Tesla Announces Lower Than Expected Profit Drop On Price Hikes | Business and Economics News


Tesla Inc reported a weaker-than-expected quarterly profit decline as a series of price increases on its electric vehicles (EVs) helped offset production issues caused by COVID-19 lockdowns in China.

Chief Financial Officer Zachary Kirkhorn said Wednesday that Tesla is still striving to achieve 50% growth in shipments this year, adding that while the goal has become more difficult, “it remains possible with strong execution.”

Chief Executive Elon Musk said he expects inflation to start falling by the end of 2022 and most commodity prices to stabilize.

Tesla doesn’t have a demand problem but a production problem, Musk said on a conference call. He dismissed the idea that global economic problems were hurting interest in Tesla, despite vehicle prices rising to what he called “embarrassing levels”.

The US price of the long-range version of Tesla’s Model Y, now at $65,990, has risen more than 30% since the start of 2021.

Tesla shares rose about 1% in after-hours trading. Shares are down about 40% from their November peak.

Tesla’s Chinese factory ended the second quarter with a record monthly production level. Musk said new factories in Berlin and Texas aim to produce 5,000 cars a week by the end of the year, adding that the German factory was producing 1,000 cars a week in June.

Musk previously said the new factories were “gigantic money-making furnaces” and that he had “a very bad feeling about the economy.”

Morgan Stanley analysts said in a report after Tesla’s earnings announcement that they see “near-term margin headwinds due to (new) challenges from ramping up new production, especially in Berlin”.

Tesla executives acknowledged some lingering strain in the supply of older-generation chips, but said there were no significant issues in the supply of chips and batteries, barring unplanned shutdowns related to the COVID.

The electric-vehicle maker posted adjusted earnings of $2.27 per share for the quarter, down from consensus analyst estimates of $1.81. This is down from $3.22 in the prior quarter.

Its automotive gross margin fell to 27.9%, down from both a year earlier and the previous quarter, amid inflationary pressure.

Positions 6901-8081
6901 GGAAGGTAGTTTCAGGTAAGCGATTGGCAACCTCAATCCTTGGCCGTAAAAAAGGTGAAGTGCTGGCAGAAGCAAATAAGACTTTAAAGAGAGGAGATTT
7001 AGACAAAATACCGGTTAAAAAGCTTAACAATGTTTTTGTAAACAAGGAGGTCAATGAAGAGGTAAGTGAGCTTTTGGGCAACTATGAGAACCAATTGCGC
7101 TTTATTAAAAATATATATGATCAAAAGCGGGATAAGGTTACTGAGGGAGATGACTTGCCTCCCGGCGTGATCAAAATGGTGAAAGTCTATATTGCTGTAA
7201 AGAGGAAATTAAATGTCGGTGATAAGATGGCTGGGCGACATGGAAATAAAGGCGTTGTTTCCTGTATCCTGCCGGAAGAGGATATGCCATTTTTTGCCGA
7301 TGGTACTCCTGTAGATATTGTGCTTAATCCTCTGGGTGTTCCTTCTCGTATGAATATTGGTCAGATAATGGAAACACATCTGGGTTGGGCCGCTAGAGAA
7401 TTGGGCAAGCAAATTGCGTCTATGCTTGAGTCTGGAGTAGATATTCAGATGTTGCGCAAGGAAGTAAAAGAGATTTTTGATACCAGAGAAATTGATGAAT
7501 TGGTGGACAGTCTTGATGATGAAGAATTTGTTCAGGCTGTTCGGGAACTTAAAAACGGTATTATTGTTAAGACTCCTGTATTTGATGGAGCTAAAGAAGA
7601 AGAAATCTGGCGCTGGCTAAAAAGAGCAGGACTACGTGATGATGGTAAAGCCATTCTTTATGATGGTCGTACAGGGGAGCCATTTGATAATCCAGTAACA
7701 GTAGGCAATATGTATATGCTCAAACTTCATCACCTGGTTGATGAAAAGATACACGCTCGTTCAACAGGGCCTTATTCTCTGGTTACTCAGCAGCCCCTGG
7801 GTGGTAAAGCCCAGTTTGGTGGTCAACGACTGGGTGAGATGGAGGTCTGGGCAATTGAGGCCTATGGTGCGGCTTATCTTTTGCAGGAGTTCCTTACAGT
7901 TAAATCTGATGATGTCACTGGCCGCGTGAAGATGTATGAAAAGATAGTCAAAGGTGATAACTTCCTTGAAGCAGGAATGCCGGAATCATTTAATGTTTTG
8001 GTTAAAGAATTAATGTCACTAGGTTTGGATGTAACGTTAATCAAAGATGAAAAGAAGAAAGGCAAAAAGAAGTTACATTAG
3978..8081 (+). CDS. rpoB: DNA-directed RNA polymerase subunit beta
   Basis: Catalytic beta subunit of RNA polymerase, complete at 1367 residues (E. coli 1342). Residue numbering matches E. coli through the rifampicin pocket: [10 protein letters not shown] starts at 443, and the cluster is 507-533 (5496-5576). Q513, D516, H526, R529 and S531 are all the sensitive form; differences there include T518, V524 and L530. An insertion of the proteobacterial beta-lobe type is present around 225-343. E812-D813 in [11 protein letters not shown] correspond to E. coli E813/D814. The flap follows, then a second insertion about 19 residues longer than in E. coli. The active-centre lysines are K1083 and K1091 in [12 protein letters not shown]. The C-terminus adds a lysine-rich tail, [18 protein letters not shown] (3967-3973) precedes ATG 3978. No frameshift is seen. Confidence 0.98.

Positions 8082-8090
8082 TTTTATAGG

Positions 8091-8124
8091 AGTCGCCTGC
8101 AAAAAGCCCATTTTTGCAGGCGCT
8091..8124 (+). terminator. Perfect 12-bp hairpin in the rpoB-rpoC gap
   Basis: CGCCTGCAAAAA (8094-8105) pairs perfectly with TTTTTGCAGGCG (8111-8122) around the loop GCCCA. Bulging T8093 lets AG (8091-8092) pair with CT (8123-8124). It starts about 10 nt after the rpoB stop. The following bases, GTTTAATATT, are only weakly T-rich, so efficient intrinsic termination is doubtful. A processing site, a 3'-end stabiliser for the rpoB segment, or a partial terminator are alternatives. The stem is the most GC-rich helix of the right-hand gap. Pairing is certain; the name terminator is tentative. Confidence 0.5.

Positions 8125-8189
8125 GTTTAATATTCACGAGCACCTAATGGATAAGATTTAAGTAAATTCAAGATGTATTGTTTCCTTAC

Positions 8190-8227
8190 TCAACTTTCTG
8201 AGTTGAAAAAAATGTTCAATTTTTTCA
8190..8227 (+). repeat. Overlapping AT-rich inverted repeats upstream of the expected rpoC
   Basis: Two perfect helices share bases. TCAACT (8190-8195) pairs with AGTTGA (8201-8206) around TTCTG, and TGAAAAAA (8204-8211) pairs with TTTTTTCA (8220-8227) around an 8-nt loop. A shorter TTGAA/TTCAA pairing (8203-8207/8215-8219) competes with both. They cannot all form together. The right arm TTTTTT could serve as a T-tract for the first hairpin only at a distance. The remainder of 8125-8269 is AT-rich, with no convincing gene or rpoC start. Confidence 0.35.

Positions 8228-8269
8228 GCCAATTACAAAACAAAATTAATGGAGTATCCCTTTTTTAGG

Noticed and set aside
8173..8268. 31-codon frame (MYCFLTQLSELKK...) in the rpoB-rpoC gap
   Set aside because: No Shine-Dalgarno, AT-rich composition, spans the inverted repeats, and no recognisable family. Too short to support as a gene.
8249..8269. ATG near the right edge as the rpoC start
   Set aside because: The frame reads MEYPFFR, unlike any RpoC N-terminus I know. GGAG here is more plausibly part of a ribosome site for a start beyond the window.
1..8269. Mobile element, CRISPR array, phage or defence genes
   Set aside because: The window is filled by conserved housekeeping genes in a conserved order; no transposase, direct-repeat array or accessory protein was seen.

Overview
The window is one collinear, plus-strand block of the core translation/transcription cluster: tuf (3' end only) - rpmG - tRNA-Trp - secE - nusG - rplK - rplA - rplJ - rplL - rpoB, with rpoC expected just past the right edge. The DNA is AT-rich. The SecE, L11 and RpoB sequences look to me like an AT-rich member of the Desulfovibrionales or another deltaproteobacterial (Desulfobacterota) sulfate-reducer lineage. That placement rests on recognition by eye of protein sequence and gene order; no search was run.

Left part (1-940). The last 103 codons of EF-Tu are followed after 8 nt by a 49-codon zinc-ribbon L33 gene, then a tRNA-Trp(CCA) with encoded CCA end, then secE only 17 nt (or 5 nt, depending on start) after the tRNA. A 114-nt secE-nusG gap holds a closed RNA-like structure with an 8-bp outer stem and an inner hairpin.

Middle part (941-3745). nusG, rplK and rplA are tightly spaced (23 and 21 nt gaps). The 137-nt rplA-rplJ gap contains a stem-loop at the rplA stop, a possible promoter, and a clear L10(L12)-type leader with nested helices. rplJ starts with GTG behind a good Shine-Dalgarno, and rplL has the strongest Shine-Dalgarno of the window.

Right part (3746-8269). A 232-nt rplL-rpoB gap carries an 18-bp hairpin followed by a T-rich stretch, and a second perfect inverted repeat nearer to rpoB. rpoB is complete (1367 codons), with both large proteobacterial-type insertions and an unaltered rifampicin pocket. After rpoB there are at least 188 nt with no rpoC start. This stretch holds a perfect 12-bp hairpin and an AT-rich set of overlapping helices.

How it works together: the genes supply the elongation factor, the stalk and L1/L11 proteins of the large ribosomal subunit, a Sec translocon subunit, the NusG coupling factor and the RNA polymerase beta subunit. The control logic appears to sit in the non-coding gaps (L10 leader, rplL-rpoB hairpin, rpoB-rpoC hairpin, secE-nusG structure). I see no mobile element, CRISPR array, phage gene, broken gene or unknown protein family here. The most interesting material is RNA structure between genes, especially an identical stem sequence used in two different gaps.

Tesla’s total revenue fell to $16.93 billion in the second quarter from $18.76 billion a quarter earlier, ending its streak of record revenue in recent quarters.

Analysts had expected revenue of $17.10 billion, according to IBES data from Refinitiv.

bitcoin to cash out

Tesla said it converted about 75% of its Bitcoin purchases into fiat currency, which added $936 million in cash to its balance sheet.

Musk said the sale was made to increase liquidity as Tesla was unsure how long China’s COVID lockdown would last. Tesla has not sold any of its Dogecoin cryptocurrency holdings.

“This shouldn’t be taken as a verdict on Bitcoin,” he said, adding that Tesla was open to increasing its cryptocurrency holdings in the future.

Musk said in May last year that Tesla would not sell its Bitcoin.

“Bitcoin’s losses underscore an important part of Tesla’s investment case – its eccentric owner. While Musk’s impressive innovation has served the company well, his personal flair is starting to raise governance questions,” said Hargreaves Lansdown analyst Laura Hoy.

Musk has become a huge cryptocurrency influencer. He tweeted favorably about Dogecoin as an alternative currency and posted photos of his dog Floki, who, like the Dogecoin mascot, is a Shiba Inu. When Tesla threw a big party for its new factory in Austin, Texas in April, a drone show featured an image of Dogecoin.

Musk’s adoption of Bitcoin had helped serve as a catalyst for the digital currency after Tesla briefly accepted the token for purchases, but he later suspended the payment option citing environmental concerns about its operating processes mining. The further pullback marks a hawkish move by one of the crypto sector’s most significant bulls during what has been dubbed the “crypto winter.”


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